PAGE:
I earn thirty cents every day, excepts Sundays and holidays.
The second excepts wax and cacao, as recommended by the Board of Tariffs.
I never speaks to him, excepts when he speaks ugly to Katie or mamma.
Wi' excepts, ma'am; but they'll ne'er be found amang mithers.
From this description he, however, excepts the country immediately around Olympus, where the snow often lies to midsummer.
If he guesses wrong, the lawyer "excepts" and the case may be reversed on appeal.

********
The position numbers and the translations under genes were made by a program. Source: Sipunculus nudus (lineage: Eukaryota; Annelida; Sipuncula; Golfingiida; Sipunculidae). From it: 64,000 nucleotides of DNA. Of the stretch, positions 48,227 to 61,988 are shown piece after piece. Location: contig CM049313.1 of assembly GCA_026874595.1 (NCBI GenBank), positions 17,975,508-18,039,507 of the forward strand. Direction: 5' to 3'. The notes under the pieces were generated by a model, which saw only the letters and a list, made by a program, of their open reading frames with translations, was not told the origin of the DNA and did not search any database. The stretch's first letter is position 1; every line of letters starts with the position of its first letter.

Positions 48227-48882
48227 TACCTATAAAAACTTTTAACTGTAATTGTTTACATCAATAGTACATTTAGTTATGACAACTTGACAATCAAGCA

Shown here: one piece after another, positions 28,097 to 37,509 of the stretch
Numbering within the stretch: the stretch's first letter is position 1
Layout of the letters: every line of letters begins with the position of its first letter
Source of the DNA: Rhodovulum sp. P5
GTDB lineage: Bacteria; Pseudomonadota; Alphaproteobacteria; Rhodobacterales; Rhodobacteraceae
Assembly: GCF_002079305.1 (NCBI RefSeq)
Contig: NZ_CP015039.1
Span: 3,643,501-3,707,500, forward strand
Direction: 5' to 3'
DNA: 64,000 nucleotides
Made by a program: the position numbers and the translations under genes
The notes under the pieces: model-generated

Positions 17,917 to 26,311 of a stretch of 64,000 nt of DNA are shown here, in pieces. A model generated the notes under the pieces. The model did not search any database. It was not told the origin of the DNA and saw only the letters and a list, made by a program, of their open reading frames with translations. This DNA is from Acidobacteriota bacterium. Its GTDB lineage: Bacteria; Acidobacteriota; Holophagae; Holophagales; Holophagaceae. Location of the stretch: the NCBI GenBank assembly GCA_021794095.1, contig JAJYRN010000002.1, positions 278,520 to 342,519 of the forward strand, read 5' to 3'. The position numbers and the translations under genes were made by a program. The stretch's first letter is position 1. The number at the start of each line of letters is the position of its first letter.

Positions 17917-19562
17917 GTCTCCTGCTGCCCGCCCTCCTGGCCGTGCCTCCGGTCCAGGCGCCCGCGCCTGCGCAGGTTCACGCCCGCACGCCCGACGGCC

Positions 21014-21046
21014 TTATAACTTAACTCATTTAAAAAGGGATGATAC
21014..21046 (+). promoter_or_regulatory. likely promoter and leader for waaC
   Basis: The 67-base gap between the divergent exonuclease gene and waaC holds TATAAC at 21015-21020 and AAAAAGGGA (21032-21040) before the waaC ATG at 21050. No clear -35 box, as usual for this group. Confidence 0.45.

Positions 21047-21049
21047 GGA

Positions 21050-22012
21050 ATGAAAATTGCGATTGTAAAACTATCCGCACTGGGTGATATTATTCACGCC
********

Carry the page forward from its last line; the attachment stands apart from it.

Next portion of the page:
New York does not possess a single garden, public or private, if one excepts the three squares I named just now.
In Paris, if one excepts the best papers, the Temps in particular, the significant news is elusive.
This is an exceptional Act, creating and enforcing distinctions, and it excepts all incomes under a certain amount.
This excepts the very wonderful horses ridden by knights of action.
late 14c., "to receive," from Middle French excepter (12c.), from Latin exceptus, past participle of excipere "take out," from ex- "out" (see ex-) + capere "to take" (see capable). Meaning "to leave out" is from 1510s. Related: Excepted; excepting. Adjectival function led to use as a preposition, conjunction (late 14c.).